Posted by Kerry Martin
on 20 March 2019
While a student at De La Salle College, Malvern, Vincent Pellegrino (1984) spent a lot of time with his head in books (when he wasn't listening to Bruce Springsteen), now as the Head of EMCO services at The Alfred Hospital in Melbourne, part of the hospital's Intensive Care Unit, Pellegrino's academic efforts now help people stay alive.
Pellegrino has had a lead role in the development of ECMO services at The Alfred since 2003 and has provided ECMO training programs nationally and internationally. (EMCO stands for Extracorporeal Membrane Oxygenation, a vital clinical component in treating heart failure).After graduating from the College, Pellegrino completed his Medical undergraduate studies, Physician specialisation and Intensive Care medicine sub specialisation at Monash in the 1990s and was awarded the Matt Spence Prize for Research.
Now a Senior Intensive Care Specialist he has worked in Intensive Care since joining The Alfred 20 years ago.
Pellegrino says every day is rewarding. "The wonder and challenge of critical illness are endlessly surprising and rewarding," he said. "I am privileged to work with a team that is resourced and motivated to support patients that are dependent on life support." I have learned that establishing relationships with patients and families is very important. "It is so important to provide patients and their families a "human" and empathic relationship."
Teamwork is what it is all about in ICU. "I work with a really large team of nurses, medical and allied staff to deliver care that makes a difference. One of the most rewarding aspects of my job is seeing our team get better each and every year." He says patient outcomes are improving. "Seeing patients recover fully that would not have been as fortunate just a few years ago."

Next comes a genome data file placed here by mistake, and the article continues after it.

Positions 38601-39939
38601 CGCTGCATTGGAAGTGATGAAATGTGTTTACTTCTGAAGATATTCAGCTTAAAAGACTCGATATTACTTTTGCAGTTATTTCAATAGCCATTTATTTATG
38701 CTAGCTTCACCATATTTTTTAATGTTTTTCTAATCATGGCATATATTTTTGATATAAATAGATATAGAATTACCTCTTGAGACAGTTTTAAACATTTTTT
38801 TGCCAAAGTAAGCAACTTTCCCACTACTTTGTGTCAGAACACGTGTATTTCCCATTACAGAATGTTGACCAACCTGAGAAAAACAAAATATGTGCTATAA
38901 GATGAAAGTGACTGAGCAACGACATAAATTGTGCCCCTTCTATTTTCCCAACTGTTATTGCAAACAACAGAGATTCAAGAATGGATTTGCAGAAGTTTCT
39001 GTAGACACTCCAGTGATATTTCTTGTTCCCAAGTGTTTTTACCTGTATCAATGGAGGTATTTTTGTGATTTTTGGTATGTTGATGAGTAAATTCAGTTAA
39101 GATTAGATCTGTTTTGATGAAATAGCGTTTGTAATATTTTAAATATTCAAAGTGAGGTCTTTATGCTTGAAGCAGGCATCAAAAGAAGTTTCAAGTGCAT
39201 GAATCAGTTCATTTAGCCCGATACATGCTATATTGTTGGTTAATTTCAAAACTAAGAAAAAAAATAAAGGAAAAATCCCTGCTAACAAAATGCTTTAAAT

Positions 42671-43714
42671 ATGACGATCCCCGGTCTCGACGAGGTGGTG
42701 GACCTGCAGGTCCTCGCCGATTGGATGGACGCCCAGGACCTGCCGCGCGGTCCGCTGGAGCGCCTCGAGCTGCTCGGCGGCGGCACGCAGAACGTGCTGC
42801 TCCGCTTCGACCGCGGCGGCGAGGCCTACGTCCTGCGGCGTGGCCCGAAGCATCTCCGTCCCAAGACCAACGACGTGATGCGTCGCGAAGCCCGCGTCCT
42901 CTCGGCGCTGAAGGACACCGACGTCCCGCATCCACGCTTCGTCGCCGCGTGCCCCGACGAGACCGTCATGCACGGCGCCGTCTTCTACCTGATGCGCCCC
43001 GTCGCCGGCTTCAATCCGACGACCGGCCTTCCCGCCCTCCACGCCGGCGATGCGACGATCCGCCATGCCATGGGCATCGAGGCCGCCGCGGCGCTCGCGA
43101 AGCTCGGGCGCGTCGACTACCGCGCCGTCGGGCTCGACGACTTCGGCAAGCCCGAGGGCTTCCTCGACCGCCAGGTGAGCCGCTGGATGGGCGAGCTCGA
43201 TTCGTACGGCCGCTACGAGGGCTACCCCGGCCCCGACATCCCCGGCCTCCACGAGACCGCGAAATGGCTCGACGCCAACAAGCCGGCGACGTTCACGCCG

"Teaching others about intensive care is another part of my role, and I am fortunate to be invited to teach and speak in outstanding institutions overseas." "It is even better when I can take my family with me." "Teaching has taken me all around the world, and I have close relationships with medical teams in Europe, USA, Canada and Asia." Pellegrino is also a Senior Lecturer and Associate Professor appointment at the Monash University School of Public Health and Preventative Medicine.
As an expert in his field, it is not surprising that Pellegrino has a formidable research profile which currently revolves around his ECMO work. "I'm solely concentrating on ECMO and other forms of short term mechanical support of the heart and lungs. It is a really powerful therapy that allows recovery from the most parlous of states."
Despite the obvious pressures of Pellegrino's work, he loves what he does. "I couldn't think of anything else I would rather do."
When you look through Pellegrino's current commitments on top of his day job, one wonders how he finds time for anything else. As well as his research workload he holds a number of senior positions at The Alfred; he heads up Undergraduate Medical Student Teaching for ICU, he is a member of the Scientific Advisory Board for Applied Physiology, the Disaster Planning Group and the Transplant Management Committee.
He admits he couldn't keep so many balls in the air without the support of his wife, Monica Rowland, a Speech Pathologist. "I have an amazing partner; she is the magic that keeps the family balanced. She sets up all the pins and allows me to come in and knock 'em over," he said.
Pellegrino and Monica have three children. "Lorna (19) the oldest and is in her first year at Monash, Joseph (17) wants to be a professional sportsman and Luca (14), well he is just cool."
Pellegrino first discovered the importance of relationships while he was still a student at the College. "De La Salle taught me that people matter. Relationships are real and important. I received a great deal of support as a student from friends, and I was able to realise that I was unique and special in my own way. Without this confidence, I doubt I would have got very far. I feel very fortunate I got this support at this time."